The latest math scores are in from the National Assessment of Educational Progress (a rigorous test given to students in all 50 states), and the news isn’t good:
“The trend is flat; it’s a plateau. Scores are not going anywhere, at least nowhere important,” said Chester E. Finn Jr., president of the Thomas B. Fordham Institute, a research organization in Washington. “That means that eight years after enactment of No Child Left Behind, the problems it set out to solve are not being solved, and now we’re five years from the deadline and we’re still far, far from the goal.”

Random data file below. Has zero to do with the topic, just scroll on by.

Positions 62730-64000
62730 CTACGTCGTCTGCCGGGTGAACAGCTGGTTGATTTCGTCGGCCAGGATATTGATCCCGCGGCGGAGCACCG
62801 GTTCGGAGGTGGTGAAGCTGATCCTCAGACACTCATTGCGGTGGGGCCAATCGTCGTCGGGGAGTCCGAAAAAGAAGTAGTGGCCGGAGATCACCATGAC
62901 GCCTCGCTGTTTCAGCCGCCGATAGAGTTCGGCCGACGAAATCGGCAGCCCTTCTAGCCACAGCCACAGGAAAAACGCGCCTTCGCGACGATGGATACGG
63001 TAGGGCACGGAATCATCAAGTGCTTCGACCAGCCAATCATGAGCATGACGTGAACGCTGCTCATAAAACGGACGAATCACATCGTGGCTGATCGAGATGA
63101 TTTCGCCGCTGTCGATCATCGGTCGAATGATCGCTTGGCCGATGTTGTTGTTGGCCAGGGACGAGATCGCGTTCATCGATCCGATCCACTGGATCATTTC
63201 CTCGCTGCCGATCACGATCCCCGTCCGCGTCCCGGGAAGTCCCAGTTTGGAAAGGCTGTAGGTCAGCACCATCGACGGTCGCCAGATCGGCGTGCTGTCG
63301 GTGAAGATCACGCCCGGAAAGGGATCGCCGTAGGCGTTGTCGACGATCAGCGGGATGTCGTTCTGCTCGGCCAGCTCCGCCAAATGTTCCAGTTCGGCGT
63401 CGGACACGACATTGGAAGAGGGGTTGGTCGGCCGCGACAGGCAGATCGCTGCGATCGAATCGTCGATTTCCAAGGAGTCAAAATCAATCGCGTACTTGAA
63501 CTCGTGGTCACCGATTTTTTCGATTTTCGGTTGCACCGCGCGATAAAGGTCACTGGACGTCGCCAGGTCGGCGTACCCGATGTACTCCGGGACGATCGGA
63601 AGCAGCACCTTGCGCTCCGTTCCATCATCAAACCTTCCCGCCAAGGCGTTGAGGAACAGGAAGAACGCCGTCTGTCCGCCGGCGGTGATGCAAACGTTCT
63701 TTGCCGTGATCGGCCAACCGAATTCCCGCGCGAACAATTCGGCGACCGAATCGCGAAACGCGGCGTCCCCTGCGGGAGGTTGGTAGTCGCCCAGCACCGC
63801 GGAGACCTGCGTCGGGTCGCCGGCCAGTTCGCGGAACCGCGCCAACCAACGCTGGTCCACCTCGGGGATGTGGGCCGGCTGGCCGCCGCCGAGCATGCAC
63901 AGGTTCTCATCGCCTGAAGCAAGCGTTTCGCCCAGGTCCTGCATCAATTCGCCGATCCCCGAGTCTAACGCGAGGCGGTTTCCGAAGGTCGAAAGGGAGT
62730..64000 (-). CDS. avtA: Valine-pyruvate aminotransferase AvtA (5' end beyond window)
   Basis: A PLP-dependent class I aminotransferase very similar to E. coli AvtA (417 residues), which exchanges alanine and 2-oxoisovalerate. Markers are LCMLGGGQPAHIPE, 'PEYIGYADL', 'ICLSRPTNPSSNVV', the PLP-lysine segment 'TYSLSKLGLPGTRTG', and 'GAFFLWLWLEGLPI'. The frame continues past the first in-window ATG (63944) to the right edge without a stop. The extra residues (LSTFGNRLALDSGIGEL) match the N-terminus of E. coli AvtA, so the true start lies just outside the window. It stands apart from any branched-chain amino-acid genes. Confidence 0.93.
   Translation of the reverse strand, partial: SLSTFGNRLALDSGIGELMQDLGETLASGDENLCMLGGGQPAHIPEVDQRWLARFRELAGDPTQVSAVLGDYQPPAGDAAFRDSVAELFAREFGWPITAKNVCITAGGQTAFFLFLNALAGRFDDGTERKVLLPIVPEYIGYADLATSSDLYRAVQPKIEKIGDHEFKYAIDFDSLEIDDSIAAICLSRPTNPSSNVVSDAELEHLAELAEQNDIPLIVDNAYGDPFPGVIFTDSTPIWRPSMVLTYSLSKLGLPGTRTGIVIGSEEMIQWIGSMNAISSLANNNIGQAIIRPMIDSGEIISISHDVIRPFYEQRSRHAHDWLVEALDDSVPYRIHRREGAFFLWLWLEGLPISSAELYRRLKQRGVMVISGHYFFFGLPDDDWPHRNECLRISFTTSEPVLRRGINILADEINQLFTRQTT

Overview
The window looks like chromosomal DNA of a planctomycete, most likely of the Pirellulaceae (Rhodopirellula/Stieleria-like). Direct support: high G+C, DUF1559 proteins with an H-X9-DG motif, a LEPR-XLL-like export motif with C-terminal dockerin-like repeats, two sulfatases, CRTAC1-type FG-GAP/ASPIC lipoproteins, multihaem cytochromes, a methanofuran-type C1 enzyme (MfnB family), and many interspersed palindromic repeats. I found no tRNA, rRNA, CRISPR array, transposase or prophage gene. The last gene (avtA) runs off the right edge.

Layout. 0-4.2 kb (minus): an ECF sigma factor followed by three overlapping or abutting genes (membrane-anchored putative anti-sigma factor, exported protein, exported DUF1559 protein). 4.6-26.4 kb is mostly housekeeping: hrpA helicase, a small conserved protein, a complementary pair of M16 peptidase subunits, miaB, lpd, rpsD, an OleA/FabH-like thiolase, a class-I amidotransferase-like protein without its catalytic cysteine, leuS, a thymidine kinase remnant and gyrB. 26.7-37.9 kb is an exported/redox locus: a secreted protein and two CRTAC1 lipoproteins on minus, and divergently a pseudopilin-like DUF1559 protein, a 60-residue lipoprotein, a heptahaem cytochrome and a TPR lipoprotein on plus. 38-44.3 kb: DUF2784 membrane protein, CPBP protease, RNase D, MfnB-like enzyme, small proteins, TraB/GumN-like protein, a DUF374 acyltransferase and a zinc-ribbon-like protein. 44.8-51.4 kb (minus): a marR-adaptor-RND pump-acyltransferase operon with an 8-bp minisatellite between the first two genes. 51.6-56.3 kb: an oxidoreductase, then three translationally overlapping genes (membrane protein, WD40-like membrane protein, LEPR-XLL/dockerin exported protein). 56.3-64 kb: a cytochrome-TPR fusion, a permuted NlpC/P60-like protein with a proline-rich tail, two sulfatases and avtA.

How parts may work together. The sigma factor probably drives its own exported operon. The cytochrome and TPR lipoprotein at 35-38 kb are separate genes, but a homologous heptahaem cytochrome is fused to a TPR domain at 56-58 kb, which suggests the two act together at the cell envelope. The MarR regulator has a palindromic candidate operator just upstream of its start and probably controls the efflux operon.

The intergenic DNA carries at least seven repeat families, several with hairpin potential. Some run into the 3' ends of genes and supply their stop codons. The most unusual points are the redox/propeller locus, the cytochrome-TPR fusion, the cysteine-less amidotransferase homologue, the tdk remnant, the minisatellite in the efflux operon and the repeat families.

On the most recent test, just 39 percent of 4th graders and 34 percent of 8th graders nationwide scored proficient or above. The data for California is even worse, with just 30 percent of 4th graders and 23 percent of 8th graders scoring proficient of above. I haven’t gotten the specific SFUSD data yet.
In response to the NAEP data, The New York Times web site has an interesting blog debate on what should be done to improve mathematics instruction – the prescriptions are all over the map from more testing to less, but there does seem to be agreement on the need to teach more basic computation skills in the early years — e.g., that rote memorization of addition/subtraction facts and multiplication tables has its place.